serial cinema

Culture Warrior

A very strange thing happened at this year’s Golden Globes ceremony. Somewhere between Ricky Gervais’ biting monologue/critique and Robert De Niro’s uncomfortable lifetime achievement acceptance speech, an epic international arthouse film won the award for Best Made for Television Movie or Miniseries, beating out the other nominations in the typically HBO-dominated category. Olivier Assayas’ Carlos is, from an American perspective, quite difficult to classify. We first heard about it when it was met with rave reviews at Cannes and other festivals, then it was distributed theatrically through IFC (in its original 5 ½ hour run time) while it had a three-episode “miniseries” run on the Sundance Channel just as it had done in France when originally commissioned for French television. Now, before an explicitly planned DVD release (though there is some certainty that the film will be the latest IFC release to get the Criterion treatment), it’s available streaming in its three-part miniseries form via Netflix (which is how I eventually saw it). All this is to say that it’s quite a task to say with any certainty precisely what Carlos is and in which medium it belongs. The film was financed by French television, yet it’s shot in a widescreen aspect ratio (2.35:1) typically reserved for theatrical cinema, and its 3-episode structure doesn’t follow the expectations of brief closure at the end of each segment typical of, say, an American television miniseries (it comes across more like a necessary break for exhibition and an arbitrary break in storytelling). Now […]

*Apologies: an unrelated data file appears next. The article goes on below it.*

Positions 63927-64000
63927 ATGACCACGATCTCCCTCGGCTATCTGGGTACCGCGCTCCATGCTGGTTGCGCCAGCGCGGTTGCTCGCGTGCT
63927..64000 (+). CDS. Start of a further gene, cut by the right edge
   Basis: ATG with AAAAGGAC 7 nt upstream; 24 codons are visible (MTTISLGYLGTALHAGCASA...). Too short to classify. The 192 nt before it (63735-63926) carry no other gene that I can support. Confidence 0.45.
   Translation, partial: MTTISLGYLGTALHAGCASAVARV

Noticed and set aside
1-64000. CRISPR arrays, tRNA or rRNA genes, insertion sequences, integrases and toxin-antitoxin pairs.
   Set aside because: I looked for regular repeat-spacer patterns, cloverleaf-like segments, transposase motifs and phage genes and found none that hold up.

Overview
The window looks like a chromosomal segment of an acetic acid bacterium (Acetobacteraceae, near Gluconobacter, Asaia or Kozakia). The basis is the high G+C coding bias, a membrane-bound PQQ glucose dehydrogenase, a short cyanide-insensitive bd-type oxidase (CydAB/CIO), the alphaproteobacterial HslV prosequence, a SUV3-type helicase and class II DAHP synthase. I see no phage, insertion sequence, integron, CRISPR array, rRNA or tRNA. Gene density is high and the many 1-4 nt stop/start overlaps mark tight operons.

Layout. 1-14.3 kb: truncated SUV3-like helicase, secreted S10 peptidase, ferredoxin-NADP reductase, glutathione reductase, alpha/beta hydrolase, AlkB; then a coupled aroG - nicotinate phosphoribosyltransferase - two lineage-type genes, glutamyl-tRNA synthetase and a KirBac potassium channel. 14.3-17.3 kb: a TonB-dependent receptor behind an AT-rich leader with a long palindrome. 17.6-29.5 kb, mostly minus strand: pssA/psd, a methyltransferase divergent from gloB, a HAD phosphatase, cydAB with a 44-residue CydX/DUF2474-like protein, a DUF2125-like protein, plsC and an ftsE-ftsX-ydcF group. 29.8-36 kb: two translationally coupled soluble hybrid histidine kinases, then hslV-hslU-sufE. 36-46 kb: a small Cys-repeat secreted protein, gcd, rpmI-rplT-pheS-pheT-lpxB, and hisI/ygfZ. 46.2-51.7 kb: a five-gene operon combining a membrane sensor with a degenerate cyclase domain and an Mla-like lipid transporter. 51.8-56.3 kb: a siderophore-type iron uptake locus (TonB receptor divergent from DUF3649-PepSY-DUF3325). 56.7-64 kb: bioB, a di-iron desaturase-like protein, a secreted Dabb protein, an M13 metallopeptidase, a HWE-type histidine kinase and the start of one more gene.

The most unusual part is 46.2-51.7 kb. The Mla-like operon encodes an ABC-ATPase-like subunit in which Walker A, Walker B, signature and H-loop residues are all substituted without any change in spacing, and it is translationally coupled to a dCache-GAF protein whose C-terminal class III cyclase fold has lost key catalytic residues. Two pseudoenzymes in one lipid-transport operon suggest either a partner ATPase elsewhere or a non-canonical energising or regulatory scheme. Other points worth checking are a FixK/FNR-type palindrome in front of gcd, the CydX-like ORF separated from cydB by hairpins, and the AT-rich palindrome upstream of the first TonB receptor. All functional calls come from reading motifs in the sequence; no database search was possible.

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I have to start this post off with an admission: I have yet to see the new Harry Potter. I’m saving it for Thanksgiving weekend when I can return to my home state and see it with loved ones, so hopefully next week I’ll have a post on something more appropriately Potter-specific. But what I want to talk about today is not something related to Deathly Hollows specifically, but what it represents, which lies somewhere in the film’s critical reaction. While heaps of praise have been given to the newest installment of one of the biggest movie franchises in history based on one of the biggest book franchises in history (many calling it one of the best entries in the series), the biggest voice of detraction has been the notion that Deathy Hollows pt. 1 is not a “complete movie” per se – that it abruptly stops in medias res, that it has no “third act.” Whether or not this is how I will feel when I see the movie this week is unimportant, but what this movie – and its subsequent reaction – represents is of great importance.

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published: 12.19.2014
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published: 12.18.2014
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published: 12.17.2014
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